In a “what’s next for liberalism” piece, Michael Lind wants the abolition of the death penalty and a criminal justice system reform next. After that, he says, we should take a look at voting rights.
Is this the cliodynamics of liberal reform in this country? We enact bread and butter reforms like Social Security, Medicare, and Obamacare and then we turn the corner to pie in the sky pony plans? After Vietnam, all liberalism had was a series of identity political bromides. While I actually agree with most of those goals, the political prioritization of things like this is only going to trigger further and deeper setbacks. We cannot afford another Reagan.
The first three things we must consider are labor, labor, and labor. Only when the middle class is secure and dynamic are anyone else’s rights secure in our democracy. Lind writes about the “populist” and “nativist” tendencies that sometimes foil liberals. Does he think this people are simply evil—or does he think they have some political instinct?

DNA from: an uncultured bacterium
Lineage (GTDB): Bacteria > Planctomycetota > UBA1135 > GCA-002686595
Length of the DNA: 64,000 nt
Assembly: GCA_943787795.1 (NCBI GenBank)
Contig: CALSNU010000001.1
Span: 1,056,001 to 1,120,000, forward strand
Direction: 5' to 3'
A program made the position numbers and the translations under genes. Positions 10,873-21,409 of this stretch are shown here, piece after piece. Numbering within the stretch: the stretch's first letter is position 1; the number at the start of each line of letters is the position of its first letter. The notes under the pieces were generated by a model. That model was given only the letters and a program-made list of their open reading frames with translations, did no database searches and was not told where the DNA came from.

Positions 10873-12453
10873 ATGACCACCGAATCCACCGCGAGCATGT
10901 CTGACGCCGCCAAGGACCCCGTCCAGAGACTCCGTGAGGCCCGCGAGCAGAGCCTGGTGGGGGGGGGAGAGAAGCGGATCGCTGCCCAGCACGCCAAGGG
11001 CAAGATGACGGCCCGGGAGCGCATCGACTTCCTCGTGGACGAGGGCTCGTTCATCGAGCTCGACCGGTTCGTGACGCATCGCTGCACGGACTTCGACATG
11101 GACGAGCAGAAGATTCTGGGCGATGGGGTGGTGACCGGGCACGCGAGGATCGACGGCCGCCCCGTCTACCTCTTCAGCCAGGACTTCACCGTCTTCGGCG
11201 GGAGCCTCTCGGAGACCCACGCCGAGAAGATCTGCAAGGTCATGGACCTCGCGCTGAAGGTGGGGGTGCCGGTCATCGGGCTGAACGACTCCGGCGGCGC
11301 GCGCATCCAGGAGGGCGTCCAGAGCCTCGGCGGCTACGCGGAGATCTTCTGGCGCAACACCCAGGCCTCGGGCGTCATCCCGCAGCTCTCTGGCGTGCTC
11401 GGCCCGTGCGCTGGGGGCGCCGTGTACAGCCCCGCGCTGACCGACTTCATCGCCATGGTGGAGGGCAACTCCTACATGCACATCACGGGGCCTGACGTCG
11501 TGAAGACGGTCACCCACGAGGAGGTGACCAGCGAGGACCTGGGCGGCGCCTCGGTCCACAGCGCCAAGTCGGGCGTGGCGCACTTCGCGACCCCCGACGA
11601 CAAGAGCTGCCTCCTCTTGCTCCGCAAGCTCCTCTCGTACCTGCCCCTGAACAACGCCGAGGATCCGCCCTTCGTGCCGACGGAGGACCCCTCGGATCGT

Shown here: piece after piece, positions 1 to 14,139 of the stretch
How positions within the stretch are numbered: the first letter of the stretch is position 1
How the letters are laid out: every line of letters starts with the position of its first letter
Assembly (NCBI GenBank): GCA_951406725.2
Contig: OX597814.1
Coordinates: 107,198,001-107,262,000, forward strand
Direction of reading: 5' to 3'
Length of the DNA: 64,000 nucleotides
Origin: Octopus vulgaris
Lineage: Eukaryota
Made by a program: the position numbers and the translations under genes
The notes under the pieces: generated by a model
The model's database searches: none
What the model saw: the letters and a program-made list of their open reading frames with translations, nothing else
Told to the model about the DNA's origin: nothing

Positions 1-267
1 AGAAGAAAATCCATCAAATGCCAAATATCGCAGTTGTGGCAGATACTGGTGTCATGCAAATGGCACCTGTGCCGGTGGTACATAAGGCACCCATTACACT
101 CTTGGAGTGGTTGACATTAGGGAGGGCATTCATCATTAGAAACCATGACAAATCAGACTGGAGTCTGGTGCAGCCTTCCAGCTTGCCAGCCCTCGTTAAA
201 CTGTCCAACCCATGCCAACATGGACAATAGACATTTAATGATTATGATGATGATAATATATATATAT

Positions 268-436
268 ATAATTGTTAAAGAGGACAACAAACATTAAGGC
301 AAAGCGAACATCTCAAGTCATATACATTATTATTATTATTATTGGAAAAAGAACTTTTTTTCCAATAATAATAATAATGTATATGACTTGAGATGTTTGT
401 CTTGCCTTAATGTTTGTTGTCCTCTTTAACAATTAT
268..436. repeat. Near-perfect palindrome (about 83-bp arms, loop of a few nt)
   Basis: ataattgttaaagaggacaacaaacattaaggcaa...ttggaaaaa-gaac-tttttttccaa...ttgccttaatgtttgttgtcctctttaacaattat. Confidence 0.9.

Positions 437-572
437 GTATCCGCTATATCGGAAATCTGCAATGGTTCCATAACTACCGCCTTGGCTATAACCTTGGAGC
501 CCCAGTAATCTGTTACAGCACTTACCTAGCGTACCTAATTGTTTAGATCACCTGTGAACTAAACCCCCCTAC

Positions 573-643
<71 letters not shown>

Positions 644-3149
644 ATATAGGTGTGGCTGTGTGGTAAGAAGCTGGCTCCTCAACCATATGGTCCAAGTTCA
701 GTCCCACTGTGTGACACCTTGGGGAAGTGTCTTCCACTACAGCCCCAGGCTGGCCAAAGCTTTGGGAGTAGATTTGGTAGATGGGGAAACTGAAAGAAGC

Almost in passing Lind calls for paid parental leave. This, of course, should be among the top priorities because it is a real benefit to working Americans where organized labor inly represents about 9% of all workers. If unions can’t get it done, then what should be the labor party should get it done for us through the political system.
The simple reason that the criminal justice system will not be reformed is because crime continues to decline. Absent a conscience shocking event like the beating of Rodney King, there will not be much appetite for this idea right now. Leading with it will set everything else back, whereas, on the contrary, leading with labor, labor, and labor, will only ease Americans’ other anxieties and, hopefully, thereby expand their openness. There’s no guarantee, but at least it’s a plan with historical precedent actually favoring it (instead of disfavoring it).
As for abolishing the death penalty, this is something I have always been powerfully agnostic about. It’s not that I don’t care. It’s that I don’t buy the substantive argument that no death penalty pacifies us even while I know that the process is deeply flawed on literally dozens of levels. I certainly support a moratorium.
But that’s me. Politically unless the Catholic Church wants to chew gum and walk at the same time and put some firepower behind this instead of abobos and teh gay, I don’t see much hope of this not resulting in a limousine liberal backlash as well.
Paid family leave. More tax credits for the working class. Living wages for heads of households. Student loan reform/amnesty. Public works.
Blue first. Then white and green.